CEO of Germany’s multinational BASF SE, the world’s largest chemical producer, has warned that curbing or cutting off energy imports from Russia would bring into doubt the continued existence of small and medium-sized energy companies, and further would likely spiral Germany into its most “catastrophic” economic crisis going back to the end of World War 2.
Company CEO Martin Brudermuller issued the words in an interview with Frankfurter Allgemeine newspaper just ahead of German officials by midweek giving an “early warning” to industries and the population of possible natural gas shortages, as Russia appears ready to firmly hold to Putin’s recent declaration that “unfriendly countries” must settle energy payments in rubles, related to the Ukraine crisis and resultant Western sanctions.
According to Bloomberg he mused that while “Germany could be independent from Russia gas in four to five years” it remains that “LNG imports cannot be increased quickly enough to replace all Russian gas flows in the short term.”
But in the meantime, Brudermuller described that “It’s not enough that we all turn down the heating by 2 degrees now” given that “Russia covers 55 percent of German natural gas consumption.” He emphasized that if Russian gas disappeared overnight, “many things would collapse here” – given that “we would have high levels of unemployment, and many companies would go bankrupt. This would lead to irreversible damage.” He continued:
“To put it bluntly: This could bring the German economy into its worst crisis since the end of the Second World War and destroy our prosperity. For many small and medium-sized companies in particular, it could mean the end. We can’t risk that!”
The dire warning of coming disaster in the event Russian gas is shut off came in response being questioned over whether it’s at all possible to abandon Russian energy.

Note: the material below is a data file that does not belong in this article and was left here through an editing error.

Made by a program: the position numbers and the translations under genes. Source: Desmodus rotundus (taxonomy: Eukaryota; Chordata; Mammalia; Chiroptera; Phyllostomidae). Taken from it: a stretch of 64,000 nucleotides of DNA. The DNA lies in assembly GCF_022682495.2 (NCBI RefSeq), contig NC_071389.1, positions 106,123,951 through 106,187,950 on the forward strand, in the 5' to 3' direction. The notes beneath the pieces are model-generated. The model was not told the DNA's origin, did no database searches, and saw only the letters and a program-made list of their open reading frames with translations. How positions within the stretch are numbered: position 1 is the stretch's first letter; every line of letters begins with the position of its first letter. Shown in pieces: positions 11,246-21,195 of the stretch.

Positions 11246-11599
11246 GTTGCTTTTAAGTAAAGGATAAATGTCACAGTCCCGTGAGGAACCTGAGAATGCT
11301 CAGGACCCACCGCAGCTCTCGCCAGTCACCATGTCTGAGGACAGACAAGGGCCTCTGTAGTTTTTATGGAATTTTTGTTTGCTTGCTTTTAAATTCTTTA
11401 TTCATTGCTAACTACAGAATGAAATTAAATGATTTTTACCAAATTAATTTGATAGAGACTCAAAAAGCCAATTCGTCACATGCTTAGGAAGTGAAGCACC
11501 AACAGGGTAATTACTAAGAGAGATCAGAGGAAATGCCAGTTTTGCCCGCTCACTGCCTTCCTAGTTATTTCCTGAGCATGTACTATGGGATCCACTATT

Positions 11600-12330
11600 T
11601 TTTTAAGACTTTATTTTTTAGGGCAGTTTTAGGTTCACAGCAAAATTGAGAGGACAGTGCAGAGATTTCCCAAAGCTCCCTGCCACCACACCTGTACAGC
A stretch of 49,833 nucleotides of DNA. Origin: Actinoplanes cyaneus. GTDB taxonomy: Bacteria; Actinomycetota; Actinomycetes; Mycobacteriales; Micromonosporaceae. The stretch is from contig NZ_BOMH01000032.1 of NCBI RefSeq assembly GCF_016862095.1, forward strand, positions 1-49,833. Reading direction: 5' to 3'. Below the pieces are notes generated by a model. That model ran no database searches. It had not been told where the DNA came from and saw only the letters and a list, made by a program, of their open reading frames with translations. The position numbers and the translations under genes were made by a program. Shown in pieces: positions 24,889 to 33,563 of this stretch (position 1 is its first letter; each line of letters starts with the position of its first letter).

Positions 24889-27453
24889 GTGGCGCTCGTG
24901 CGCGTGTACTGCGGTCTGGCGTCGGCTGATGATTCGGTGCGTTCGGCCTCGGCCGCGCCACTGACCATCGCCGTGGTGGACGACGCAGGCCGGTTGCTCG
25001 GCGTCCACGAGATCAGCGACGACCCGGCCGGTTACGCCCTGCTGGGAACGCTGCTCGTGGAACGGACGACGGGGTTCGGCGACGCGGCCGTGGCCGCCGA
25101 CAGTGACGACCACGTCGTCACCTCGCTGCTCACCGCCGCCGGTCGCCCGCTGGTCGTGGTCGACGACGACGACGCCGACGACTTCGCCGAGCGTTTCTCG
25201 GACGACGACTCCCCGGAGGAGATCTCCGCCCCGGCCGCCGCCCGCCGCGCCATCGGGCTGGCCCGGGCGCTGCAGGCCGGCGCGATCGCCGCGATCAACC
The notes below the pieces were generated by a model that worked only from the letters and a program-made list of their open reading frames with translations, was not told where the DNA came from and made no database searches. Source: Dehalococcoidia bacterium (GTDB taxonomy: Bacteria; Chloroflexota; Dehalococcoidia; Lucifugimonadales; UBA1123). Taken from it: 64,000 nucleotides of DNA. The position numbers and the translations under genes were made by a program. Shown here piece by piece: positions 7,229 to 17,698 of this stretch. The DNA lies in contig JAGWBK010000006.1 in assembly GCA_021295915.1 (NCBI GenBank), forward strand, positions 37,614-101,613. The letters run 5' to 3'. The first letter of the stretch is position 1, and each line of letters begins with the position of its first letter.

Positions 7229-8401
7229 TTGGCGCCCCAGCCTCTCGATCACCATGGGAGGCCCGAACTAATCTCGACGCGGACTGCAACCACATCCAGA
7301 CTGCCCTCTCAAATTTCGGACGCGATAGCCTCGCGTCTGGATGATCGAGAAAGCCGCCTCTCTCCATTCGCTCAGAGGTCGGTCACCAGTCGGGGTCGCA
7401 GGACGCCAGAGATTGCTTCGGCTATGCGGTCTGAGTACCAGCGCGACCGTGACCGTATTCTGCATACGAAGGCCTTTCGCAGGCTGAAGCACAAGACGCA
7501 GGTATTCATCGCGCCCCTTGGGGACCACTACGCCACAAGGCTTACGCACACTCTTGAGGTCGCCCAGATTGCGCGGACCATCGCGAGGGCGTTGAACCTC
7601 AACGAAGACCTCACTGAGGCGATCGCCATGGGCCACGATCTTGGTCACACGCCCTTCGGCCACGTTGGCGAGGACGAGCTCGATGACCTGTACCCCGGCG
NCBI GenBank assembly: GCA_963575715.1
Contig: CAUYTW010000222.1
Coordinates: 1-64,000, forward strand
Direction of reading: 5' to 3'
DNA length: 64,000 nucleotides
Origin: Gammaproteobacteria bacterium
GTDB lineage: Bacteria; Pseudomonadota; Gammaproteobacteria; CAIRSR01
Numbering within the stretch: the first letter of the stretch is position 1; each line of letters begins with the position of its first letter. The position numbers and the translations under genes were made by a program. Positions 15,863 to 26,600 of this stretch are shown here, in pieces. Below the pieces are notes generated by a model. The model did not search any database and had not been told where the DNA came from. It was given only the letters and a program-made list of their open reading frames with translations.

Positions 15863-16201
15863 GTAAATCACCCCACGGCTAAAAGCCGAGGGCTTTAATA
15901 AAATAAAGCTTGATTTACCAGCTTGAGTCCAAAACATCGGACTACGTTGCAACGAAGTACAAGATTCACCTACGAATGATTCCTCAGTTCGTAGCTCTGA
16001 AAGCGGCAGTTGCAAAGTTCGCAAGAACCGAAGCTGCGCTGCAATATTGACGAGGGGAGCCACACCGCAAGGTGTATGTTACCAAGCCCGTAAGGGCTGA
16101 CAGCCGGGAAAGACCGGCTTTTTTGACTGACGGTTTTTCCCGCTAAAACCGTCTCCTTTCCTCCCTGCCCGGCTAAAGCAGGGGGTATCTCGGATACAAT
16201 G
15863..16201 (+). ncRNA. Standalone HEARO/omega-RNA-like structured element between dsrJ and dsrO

Asserting that this issue is not “black and white” – and that the German economy stands on the brink of catastrophe, the BASF CEO said that if this standoff continues to escalate it will “open the eyes of many on both sides”…
Below is the question posed by the newspaper, and Brudermuller’s response:
And what if, for example, Putin’s demand for payment in rubles leads to an immediate stop in gas supplies?
“A delivery stop for a short time would perhaps open the eyes of many – on both sides. It would make clear the magnitude of the consequences. But if we don’t get any more Russian gas for a long time, then we really have a problem here in Germany. At BASF, we would have to scale back or completely shut down production at our largest site in Ludwigshafen if the supply fell significantly and permanently below 50 percent of our maximum natural gas requirement. Minister Habeck has already activated the early warning level of the gas emergency plan.”
Separate sources estimate that at Ludwigshafen alone this scenario would immediately lead to some 40,000 employees being possibly laid off, or at least put on short-time working hours.
The chemical group BASF is one of the largest energy consumers in Germany, its CEO Brudermüller considers an import boycott of Russian natural gas to be irresponsible. He explains the consequences with many bankruptcies, destruction of corporate Germany.https://t.co/sPcWiJFnyg
— Alper Üçok (@AlperUcok) March 31, 2022
He warned further in the interview that many Germans are currently greatly underestimating the consequences of what Russia shutting off the taps would mean… nothing less than a historic crisis:
“Many have misconceptions. I notice that in many of the conversations I have. People often make no connection at all between a boycott and their own job. As if our economy and our prosperity were set in stone.”
He explained that higher prices are already having a huge impact on the food supply given at this point BASF has been forced to reduce the production of ammonia for fertilizer production.
Brudermuller called this “a catastrophe and we will feel it even more clearly next year than this one. Because most of the fertilizers that the farmers need this year have already been bought. In 2023 there will be a shortage, and then the poor countries in particular, for example in Africa, will no longer be able to afford to buy basic foodstuffs.” In a very alarming statement and forewarning, he added: “There is a risk of famine.”